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May of 2015 was a historic month of rainfall for the state as it was the wettest month in Texas history with an average of 8.81”. The previous record was set back in June of 2004 at 6.66”. Changes in drought conditions and depictions were significant: at the beginning of the month ~30% of the state was under a moderate drought, while at the end of the month only about 1% of the state remained under a moderate drought. This is the lowest percentage since May of 2010. Once the rainfall started it seemed like it never stopped with consistent lines of slow moving thunderstorms. State reservoirs now stand at 83.3% full which is a 10% jump since the start of the month. Dallas- area reservoirs increased from 64% of capacity in March to more than 95% of capacity. Wichita Falls ended the month under a Stage 2 water restriction, having started under Stage 5 Drought Catastrophe. Not all of the state saw the same improvements, however, as both Abilene and San Angelo are sitting at near record low reservoir storage—12 and 22 percent of capacity, respectively.

Agriculturally, the flooding that has occurred across multiple parts of the state has washed out a lot of crops. In the Rio Grande Valley, some farmers are saying that their entire summer batch of squash has been washed completely out. This problem stretches all across the state since flooding has been a big issue throughout the month. Other crops that are still being planted, such as cotton, are behind schedule due to the extreme rainfall and saturation of soils across the state; cotton planting is 10 percent behind the last several years’ average. Despite the problems with saturated topsoil, the recent rains did much to ease the subsoil moisture loss from the last several years, as now only 5% of croplands are short or very short. Ecologically, cattle have an abundance of water from the rains, and pastures and rangeland improved such that only 5% are poor or very poor and 72% are good or excellent.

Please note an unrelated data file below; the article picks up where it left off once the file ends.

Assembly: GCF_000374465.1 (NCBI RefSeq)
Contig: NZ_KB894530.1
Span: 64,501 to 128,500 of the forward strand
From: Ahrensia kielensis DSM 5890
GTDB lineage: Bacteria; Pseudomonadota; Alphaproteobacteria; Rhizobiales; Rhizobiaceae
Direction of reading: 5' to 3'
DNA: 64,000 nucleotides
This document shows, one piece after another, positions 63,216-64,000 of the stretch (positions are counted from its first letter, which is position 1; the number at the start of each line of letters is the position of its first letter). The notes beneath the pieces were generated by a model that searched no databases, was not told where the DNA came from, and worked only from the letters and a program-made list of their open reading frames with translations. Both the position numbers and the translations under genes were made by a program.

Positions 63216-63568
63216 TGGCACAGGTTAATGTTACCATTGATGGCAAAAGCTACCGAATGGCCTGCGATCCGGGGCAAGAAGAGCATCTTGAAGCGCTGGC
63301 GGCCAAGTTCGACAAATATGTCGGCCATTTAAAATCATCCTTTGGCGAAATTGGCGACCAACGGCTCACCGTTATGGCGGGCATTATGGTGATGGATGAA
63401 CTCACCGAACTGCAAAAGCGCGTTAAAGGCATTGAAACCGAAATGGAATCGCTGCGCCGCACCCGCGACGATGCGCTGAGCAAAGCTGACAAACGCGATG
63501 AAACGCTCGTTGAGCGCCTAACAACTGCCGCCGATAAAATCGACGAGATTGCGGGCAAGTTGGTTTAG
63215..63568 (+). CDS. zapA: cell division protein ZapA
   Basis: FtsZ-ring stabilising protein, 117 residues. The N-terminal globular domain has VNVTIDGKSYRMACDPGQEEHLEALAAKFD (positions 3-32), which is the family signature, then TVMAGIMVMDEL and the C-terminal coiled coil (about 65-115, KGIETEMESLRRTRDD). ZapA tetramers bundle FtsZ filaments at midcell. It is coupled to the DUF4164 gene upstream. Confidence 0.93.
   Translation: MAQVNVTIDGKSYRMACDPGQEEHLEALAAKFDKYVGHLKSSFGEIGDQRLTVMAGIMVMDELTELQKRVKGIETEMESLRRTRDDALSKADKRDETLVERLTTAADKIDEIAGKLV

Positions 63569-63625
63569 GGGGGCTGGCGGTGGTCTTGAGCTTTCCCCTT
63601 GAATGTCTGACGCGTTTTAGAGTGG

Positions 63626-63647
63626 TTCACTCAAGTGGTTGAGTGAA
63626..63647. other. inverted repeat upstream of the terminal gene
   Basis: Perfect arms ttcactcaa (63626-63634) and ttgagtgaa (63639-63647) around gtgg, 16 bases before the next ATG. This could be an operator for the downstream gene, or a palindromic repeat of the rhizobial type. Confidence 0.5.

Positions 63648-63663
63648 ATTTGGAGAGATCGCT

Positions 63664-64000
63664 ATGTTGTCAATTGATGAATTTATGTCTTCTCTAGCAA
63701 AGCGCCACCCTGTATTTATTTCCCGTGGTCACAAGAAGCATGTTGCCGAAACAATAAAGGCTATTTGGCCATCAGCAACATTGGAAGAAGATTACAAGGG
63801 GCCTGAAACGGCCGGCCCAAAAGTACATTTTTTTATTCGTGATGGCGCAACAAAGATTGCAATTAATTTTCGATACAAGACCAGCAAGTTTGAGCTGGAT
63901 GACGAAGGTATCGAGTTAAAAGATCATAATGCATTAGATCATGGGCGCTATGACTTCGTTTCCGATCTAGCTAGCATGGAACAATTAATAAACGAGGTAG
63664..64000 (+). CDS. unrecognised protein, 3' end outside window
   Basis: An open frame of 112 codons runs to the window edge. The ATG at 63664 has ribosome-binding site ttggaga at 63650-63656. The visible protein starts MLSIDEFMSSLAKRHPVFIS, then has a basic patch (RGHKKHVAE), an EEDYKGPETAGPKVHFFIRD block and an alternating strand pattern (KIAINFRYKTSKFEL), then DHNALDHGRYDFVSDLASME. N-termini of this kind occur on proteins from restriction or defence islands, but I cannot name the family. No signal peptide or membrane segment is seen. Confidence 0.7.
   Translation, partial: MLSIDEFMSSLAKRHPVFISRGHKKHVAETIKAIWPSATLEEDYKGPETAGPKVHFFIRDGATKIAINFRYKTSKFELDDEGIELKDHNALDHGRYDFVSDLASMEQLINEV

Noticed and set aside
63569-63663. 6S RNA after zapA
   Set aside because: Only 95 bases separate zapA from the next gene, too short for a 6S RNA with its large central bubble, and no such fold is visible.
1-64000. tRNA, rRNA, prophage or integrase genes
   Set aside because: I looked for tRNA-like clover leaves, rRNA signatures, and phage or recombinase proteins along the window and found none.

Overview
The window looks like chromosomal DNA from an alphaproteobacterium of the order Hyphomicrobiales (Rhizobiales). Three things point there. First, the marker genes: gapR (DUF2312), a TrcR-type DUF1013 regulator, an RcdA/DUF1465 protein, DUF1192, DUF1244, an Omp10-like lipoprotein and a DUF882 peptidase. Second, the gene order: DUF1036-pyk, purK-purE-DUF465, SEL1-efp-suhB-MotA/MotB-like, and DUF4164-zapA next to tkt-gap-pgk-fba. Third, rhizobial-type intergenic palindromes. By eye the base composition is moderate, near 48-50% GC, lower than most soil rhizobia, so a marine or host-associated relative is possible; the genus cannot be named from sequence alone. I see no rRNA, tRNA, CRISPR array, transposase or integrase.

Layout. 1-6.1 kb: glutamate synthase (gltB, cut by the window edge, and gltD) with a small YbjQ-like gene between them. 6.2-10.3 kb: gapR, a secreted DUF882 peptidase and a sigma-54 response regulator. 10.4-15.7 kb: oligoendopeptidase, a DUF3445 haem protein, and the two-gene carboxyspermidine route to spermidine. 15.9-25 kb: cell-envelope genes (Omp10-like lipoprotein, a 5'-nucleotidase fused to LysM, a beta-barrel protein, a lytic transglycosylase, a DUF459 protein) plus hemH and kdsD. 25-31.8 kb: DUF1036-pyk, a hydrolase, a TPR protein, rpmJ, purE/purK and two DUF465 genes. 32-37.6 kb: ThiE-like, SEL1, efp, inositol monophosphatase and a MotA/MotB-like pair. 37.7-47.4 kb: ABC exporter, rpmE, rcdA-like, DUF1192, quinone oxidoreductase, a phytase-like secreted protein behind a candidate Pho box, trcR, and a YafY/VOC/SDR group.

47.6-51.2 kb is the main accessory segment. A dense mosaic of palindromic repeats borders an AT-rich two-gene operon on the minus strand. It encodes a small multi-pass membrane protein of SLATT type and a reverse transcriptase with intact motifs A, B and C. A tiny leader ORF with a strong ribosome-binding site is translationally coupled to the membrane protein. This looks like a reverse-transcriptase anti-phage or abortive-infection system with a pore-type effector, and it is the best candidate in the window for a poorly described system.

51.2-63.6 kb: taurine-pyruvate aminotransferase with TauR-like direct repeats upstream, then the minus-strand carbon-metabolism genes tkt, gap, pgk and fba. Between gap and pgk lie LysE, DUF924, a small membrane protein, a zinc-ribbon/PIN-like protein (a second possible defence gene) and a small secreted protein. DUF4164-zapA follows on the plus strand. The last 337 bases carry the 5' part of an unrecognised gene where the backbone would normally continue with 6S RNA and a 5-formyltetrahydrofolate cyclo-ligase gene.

This month will go down in history as the wettest month in Texas history. Many areas of the state saw record breaking rainfall such as in Gainesville where nearly 30 inches of rain fell throughout the month. Several fatalities were recorded due to the flooding. There were also several tornadoes that caused damage in Runaway Bay, as well as in Cisco, where one person was killed. One person was also killed in a tornado that moved through Cameron. Areas southwest of Houston and near Austin in Wimberley were hit the hardest with flooding as well as fatalities due to the flooding.
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